CALIFORNIA | LOCAL
March 18, 1995 |
Law professor Anita Hill, who gained national attention during the confirmation hearing for Supreme Court Justice Clarence Thomas, said Friday that she has not resigned from the University of Oklahoma, despite reports to the contrary. "I have not resigned from the University of Oklahoma, and I don't have any further comment," the Laguna Beach resident said before driving away from her tidy two-story cottage Friday morning. Hill, who has been on unpaid leave since Aug.
October 14, 1991 |
Here are excerpts from Sunday's Senate Judiciary Committee hearing into the nomination of Judge Clarence Thomas to the Supreme Court and Anita Faye Hill's allegations of sexual harassment . (J.C. Alvarez, former special assistant to Thomas) I was just before this committee a couple of weeks ago speaking in support of Clarence Thomas' nomination to the Supreme Court. I was then and I still am in favor of Clarence Thomas being on the Supreme Court.
October 9, 1996 |
It's stuck right there on my bulletin board, the little pink lapel pin. No bigger than a silver dollar, its terse declaration is a reminder of a confusing, upsetting time in America. Most days, I look right past it. In five years, quite simply, the pin has become part of the backdrop of my life: I believe Anita Hill. Yes, five years have passed.
August 28, 2001 |
Judge Terry L. Wooten, a former Senate staffer who has been nominated to become a U.S. district judge, denied under oath Monday that he had leaked confidential FBI files nearly a decade ago for a book that would discredit Anita Faye Hill, the woman who accused Justice Clarence Thomas of sexual harassment. "That allegation is absolutely, 100% untrue," Wooten told the Senate Judiciary Committee. "I don't even remember seeing those files.
October 25, 1992 |
Harriett Wieder, 72 years old, life-long political insider, Republican stalwart in her fourth term as Orange County's only woman supervisor (still) . . . has had a feminist awakening. She calls herself a prototype: Woman of a certain age, raised in a certain atmosphere (nice girls don't offend), finally sees that men (not all of them nice) like running the world and aren't about to share power without a fight. Thank you, once again, Anita Hill.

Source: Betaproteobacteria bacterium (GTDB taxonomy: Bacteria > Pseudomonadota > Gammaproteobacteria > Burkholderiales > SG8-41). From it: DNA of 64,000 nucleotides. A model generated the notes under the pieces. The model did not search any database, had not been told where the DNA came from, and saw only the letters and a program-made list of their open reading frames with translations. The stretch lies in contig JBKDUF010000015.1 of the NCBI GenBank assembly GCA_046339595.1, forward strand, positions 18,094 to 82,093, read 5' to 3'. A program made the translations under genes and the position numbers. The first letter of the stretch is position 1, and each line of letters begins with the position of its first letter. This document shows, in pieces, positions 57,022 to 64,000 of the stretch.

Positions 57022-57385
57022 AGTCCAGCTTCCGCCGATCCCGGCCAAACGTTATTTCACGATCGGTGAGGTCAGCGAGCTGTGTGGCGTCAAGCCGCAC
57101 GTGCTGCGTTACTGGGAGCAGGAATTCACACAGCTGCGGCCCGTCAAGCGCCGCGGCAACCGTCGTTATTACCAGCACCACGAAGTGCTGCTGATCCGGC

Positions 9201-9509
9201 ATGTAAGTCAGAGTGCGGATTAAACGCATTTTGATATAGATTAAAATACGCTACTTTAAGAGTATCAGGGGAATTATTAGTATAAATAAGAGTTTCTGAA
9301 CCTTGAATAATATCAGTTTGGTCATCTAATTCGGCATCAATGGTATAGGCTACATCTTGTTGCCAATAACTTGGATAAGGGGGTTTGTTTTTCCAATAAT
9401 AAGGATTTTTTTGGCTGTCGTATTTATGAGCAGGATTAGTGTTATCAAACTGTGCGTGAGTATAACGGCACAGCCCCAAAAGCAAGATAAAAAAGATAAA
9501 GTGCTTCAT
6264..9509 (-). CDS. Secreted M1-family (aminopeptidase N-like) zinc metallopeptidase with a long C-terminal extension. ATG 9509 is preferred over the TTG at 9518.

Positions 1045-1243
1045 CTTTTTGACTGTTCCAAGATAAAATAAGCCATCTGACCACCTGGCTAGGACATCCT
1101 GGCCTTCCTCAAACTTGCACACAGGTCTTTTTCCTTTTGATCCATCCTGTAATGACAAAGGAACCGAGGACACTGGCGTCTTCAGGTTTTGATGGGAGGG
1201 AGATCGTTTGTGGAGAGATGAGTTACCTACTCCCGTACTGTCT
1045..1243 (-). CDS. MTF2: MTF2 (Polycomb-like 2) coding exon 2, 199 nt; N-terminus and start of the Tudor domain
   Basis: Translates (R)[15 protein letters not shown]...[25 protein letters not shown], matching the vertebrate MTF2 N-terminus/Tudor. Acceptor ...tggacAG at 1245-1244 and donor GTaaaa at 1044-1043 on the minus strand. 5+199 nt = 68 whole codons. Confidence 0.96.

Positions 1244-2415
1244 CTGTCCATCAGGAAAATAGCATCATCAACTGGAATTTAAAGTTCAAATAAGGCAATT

July 15, 2001
It is sad to see David Brock trying to buy his way into respectability by admitting his evil ways as a right-wing hatchet man ("Author Who Trashed Anita Hill Now Confesses to Lies," July 3). I hope it was his conscience and not the prospective income from another book that inspired him. Former Secretary of Defense Robert McNamara went through the same cycle, but it took him more than 20 years to admit his mistakes during the Vietnam conflict. I'm still waiting for Henry Kissinger to finally come clean about his nefarious activities during that same period.
February 3, 1992 |
Anita Hill, the University of Oklahoma law professor who accused Supreme Court nominee Clarence Thomas of sexual harassment, said in an interview that she was publicly vilified after her appearance in televised Senate hearings last October. "My parents were exposed to ugliness in a way that was really unfair, and unfortunate, and hurtful to them. . . . I was publicly vilified, and, of course, that's ugly, and that's something that I would not wish on anybody else."
October 20, 1991 |
Back in the days of the Atty. Gen. Edwin Meese III's Commission on Pornography, the regal visage of Ellen Levine, then editor of Woman's Day, would peer out, over a pile of smut, to question, in tones more bemused then alarmed, what it all meant. The commissioners never succeeded in defining the word "pornography," but they certainly studied a great deal of erotica.
CALIFORNIA | LOCAL
December 12, 1991 |
Any woman who has cause to accuse a man of sexual misconduct--and is wondering how to comport herself if she does so--will get cold comfort from two major public dramas that have played out on our television screens of late. There, unfolding in our living rooms, were two compelling stories in which women charged powerful men with sexual offenses.
August 12, 1992 |
In a single rhetorical blast, Vice President Dan Quayle on Tuesday renewed his battle with lawyers and derisively invoked the names of law professor Anita Faye Hill and Hillary Clinton, both of whom appeared at a legal convention last weekend in San Francisco.